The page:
Ukip could win enough MPs at the 2015 general election to help form the next government, says party leader Nigel Farage.
In an MSN interview, Mr Farage predicted his party could win a sufficient number of MPs to be required to help form a coalition government – although he acknowledged he would not become prime minister in 2015.
A key condition of any deal would be the holding of a referendum on Britain’s membership of the EU, signalled the Ukip leader.
But he attacked the Tory, Liberal Democrat and Labour leaders after David Cameron claimed Ukip contained some “pretty odd people”. Mr Farage said he was “odd” in that he had worked in the real world unlike that “bunch of college kids”.
Asked about Ukip’s electoral prospects, he said the party would fight hard in upcoming local and European elections as a stepping stone to the 2015 UK general election.
“If, as the Lib Dems proved in the 80s and 90s, you can build up a base by targeting sensibly at district and county council level then the perception in a constituency becomes 'do you know what these guys have got half a chance'.
“And if that’s what people think, then it may become true,” said Mr Farage.
“I am not going to become prime minister in 2015.
“But I tell you what, if the Liberal Democrats could become big enough to be needed to form a coalition, it is not completely beyond the realms of possibility that if Ukip won enough seats somebody may need them to form a coalition.”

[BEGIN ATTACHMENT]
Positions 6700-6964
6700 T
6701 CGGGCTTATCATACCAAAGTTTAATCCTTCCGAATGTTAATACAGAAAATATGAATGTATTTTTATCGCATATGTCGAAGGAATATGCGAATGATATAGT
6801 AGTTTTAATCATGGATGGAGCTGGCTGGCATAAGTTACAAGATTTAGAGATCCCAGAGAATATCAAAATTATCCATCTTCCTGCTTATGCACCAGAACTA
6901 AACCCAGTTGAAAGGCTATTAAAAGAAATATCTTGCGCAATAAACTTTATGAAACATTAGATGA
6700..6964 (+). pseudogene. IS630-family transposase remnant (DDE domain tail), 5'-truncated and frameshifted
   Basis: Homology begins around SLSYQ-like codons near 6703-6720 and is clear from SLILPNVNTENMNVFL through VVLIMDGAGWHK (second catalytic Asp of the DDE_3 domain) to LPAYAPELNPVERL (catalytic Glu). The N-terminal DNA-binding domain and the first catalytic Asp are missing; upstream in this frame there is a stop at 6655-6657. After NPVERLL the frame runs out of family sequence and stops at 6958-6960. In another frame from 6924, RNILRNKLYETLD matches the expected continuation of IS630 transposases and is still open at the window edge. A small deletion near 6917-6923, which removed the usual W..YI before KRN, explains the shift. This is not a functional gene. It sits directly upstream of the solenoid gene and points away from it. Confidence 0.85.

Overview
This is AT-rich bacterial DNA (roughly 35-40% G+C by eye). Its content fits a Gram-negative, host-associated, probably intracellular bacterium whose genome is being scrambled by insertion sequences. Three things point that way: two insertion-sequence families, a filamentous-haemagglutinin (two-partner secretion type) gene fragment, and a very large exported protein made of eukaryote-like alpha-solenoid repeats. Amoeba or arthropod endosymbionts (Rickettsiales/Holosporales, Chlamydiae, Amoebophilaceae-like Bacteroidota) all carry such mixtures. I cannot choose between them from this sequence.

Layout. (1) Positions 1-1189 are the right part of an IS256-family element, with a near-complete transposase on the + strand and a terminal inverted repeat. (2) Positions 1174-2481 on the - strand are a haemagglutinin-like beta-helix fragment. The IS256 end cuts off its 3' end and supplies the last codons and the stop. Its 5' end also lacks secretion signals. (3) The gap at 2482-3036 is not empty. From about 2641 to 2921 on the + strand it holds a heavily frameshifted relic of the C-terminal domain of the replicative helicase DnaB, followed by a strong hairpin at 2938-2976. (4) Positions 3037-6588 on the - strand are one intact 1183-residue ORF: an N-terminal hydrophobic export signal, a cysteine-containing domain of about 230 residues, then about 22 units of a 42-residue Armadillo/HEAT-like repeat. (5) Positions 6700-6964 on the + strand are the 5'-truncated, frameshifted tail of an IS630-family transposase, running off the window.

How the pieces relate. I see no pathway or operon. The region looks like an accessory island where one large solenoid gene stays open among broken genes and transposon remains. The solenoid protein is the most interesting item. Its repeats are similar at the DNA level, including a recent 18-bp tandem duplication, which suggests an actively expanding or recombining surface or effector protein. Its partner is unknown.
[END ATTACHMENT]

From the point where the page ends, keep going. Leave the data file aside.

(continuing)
If that happened, he said the priority would be a “full, free and a fair referendum in this country so that the British people can decide their own future”.
Hitting back at David Cameron’s comments, he said: “Compared to him and Miliband and Clegg, I mean hands up, I’m odd – very odd.
“Do you realise I actually had a job once, no honestly, really. I went out and earned a living, and then for nine years I ran my own company and I employed people.
"I’ve lived and breathed and worked in the real world unlike those three, who are a bunch of college kids who went straight from Oxbridge into research offices, and frankly have not really done a day’s work in their lives.”
On mass immigration, he said Britain had reached its “level of absorption" in the short-term, although he wanted skilled people to come to Britain – not least to pay lots of tax.
But a distinction had to be drawn between the right to settle somewhere and claim benefits, and being able to come to a country on a work permit.
“That’s what Ukip want. We want work permits but not open-door mass immigration,” said Mr Farage.
“We’ve got to say that nobody is entitled to benefits in this country until they’ve been here for five years and obeyed the law.”
He also said he planned to stock up on Sugar Puffs in the wake of calls for government action to tackle unhealthy food.
"Government go away. We can make our own minds up," said Mr Farage.